Lion Rock in Sigiriya is one of the most popular landmarks to visit during a route through Sri Lanka. The natural phenomenon is an enormous (200m) square shaped rock that looks like it’s placed there. Lion Rock is one of the eight UNESCO World Heritage sights and is a must visit in Sri Lanka.
The palace is located in the heart of the island between the towns of Dambulla and Habarane on a massive rocky plateau 370 meters above the sea level.
Sigiriya rock plateau, formed from the magma of an extinct volcano, is 200 meters higher than the surrounding jungles.
Its view astonishes the visitors with the unique harmony between nature and the human imagination.
The fortress complex includes remnants of a ruined palace, surrounded by an extensive network of fortifications, vast gardens, ponds, canals, alleys and fountains.
The surrounding territories of Sigiriya were inhibited for several thousand years.
Since 3rd century BC, the rocky plateau of Sigiriya served as a monastery. In the second half of the 5th-century king, Kasyapa decided to construct a royal residence here.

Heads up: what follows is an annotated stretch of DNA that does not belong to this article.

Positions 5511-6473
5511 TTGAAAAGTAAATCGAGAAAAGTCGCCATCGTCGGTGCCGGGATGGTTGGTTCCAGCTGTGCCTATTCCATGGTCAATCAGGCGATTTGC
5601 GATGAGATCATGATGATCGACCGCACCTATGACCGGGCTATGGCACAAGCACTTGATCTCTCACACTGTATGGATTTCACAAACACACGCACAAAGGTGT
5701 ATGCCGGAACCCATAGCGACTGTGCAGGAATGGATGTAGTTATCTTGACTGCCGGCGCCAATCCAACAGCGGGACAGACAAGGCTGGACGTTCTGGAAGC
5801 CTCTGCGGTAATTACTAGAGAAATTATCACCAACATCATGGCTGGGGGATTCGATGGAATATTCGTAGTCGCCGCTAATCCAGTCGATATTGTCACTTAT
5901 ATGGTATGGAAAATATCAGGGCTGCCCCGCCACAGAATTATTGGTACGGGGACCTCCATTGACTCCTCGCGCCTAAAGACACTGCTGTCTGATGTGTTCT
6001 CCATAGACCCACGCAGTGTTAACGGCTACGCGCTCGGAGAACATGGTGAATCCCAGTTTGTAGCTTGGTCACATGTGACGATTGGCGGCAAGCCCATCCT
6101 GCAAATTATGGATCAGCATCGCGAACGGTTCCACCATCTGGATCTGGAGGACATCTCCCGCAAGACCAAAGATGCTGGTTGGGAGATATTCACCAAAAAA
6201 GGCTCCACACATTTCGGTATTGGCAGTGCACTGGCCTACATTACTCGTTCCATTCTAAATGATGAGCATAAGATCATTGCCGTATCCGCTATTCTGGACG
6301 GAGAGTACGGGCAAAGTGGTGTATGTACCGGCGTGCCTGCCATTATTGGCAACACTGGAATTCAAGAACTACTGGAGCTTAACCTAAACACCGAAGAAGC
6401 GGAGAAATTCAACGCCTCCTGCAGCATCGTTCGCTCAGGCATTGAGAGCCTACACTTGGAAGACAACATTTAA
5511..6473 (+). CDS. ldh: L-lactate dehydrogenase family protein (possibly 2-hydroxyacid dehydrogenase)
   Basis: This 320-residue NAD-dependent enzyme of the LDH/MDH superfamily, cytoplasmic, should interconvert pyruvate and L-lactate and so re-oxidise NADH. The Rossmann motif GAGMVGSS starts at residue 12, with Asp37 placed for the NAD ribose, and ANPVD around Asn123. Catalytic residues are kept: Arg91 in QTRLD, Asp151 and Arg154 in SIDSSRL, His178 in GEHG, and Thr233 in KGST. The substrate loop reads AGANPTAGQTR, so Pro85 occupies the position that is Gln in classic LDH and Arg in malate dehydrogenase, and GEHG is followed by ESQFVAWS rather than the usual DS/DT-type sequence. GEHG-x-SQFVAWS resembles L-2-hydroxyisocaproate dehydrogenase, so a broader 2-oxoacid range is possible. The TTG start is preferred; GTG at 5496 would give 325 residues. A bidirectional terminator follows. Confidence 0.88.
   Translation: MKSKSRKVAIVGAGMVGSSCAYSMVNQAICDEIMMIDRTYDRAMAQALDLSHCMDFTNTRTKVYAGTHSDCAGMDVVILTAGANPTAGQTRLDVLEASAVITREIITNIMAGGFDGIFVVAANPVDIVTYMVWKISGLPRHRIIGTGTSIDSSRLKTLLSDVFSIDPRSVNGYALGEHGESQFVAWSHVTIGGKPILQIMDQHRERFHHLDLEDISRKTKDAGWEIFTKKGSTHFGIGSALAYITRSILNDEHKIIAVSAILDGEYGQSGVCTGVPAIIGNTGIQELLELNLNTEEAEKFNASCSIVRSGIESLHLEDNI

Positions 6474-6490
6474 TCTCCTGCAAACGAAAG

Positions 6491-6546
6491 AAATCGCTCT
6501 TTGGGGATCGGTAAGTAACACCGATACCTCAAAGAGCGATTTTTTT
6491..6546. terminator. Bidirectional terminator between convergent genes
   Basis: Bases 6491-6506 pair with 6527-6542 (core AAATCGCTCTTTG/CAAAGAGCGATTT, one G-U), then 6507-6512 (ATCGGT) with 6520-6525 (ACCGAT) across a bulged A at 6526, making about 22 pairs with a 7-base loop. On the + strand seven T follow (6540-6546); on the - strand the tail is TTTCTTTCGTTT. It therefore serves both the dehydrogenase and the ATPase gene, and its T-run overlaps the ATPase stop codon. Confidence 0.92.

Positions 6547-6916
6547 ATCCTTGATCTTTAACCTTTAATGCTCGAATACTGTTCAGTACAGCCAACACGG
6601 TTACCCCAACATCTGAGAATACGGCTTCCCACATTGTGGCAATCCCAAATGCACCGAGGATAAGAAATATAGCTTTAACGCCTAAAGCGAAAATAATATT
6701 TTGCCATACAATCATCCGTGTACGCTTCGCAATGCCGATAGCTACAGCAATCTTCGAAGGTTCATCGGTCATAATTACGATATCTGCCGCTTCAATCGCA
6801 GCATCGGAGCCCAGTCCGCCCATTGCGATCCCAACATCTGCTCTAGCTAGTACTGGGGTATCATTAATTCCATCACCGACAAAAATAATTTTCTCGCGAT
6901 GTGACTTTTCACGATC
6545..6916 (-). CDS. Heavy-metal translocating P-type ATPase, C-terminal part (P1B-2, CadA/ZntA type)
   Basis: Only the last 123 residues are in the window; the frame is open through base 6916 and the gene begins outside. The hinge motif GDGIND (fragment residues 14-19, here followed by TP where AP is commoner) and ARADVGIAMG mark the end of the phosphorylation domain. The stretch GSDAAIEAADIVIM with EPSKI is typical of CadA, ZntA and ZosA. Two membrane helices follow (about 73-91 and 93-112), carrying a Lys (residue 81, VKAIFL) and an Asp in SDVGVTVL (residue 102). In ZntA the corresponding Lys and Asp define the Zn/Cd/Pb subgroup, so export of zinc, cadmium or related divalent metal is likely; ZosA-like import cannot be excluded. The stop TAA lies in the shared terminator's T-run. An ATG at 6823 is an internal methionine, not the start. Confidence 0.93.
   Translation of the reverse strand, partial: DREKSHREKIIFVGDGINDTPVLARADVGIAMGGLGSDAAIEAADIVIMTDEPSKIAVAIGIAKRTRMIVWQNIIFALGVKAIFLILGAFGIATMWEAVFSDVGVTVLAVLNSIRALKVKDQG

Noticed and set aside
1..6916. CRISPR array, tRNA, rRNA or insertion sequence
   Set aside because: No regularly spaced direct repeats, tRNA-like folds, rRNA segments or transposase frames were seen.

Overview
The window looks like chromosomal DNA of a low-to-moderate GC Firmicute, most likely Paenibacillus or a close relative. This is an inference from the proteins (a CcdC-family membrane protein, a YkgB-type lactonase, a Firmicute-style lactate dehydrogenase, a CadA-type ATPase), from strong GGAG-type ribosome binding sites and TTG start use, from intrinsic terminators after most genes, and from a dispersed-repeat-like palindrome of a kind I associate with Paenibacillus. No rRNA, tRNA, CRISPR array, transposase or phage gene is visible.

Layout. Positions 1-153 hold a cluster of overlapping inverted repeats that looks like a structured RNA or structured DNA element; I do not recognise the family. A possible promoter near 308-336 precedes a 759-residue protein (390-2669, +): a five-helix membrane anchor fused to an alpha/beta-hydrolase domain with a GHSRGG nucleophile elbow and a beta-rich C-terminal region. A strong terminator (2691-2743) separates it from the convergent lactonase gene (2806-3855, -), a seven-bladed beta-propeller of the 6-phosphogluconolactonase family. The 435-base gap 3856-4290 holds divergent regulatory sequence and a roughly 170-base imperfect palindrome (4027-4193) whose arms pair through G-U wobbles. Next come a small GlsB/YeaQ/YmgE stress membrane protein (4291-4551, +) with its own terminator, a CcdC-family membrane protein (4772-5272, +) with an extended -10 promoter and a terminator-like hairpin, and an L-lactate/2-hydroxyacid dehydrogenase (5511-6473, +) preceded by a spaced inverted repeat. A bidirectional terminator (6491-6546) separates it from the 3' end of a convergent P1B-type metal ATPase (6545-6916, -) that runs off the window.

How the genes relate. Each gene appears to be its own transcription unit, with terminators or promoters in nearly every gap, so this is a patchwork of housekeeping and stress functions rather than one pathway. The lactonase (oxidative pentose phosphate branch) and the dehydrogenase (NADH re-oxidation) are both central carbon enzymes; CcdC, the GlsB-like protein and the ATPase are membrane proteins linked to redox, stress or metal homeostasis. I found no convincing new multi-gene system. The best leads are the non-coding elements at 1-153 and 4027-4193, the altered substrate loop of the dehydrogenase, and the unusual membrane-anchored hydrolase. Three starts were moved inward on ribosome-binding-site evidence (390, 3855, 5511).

After his death, Sigiriya again became a Buddhist monastery until the 14th century, when it was abandoned.
The main entrance is located in the northern side of the rock.
It was designed in the form of a huge stone lion, whose feet have survived up to today but the upper parts of the body were destroyed.
Thanks to this lion the palace was named Sigiriya. The term Sigiriya originates from the word Sihagri, i.e. Lion Rock.
The western wall of Sigiriya was almost entirely covered by frescoes, created during the reign of Kasyapa. Eighteen frescoes have survived to this day.
The frescoes are depicting nude females and are considered to be either the portraits of Kasyapa’s wives and concubines or priestess performing religious rituals.
Despite the unknown identity of the females depicted in the frescoes, these unique ancient paintings are celebrating female beauty and have incredible historical significance.
One of the most striking features of Sigiriya is its Mirror wall.
In the old days, it was polished so thoroughly that the king could see his reflection in it.
The Mirror wall is painted with inscriptions and poems written by the visitors of Sigiriya.
The most ancient inscriptions are dated from the 8th century.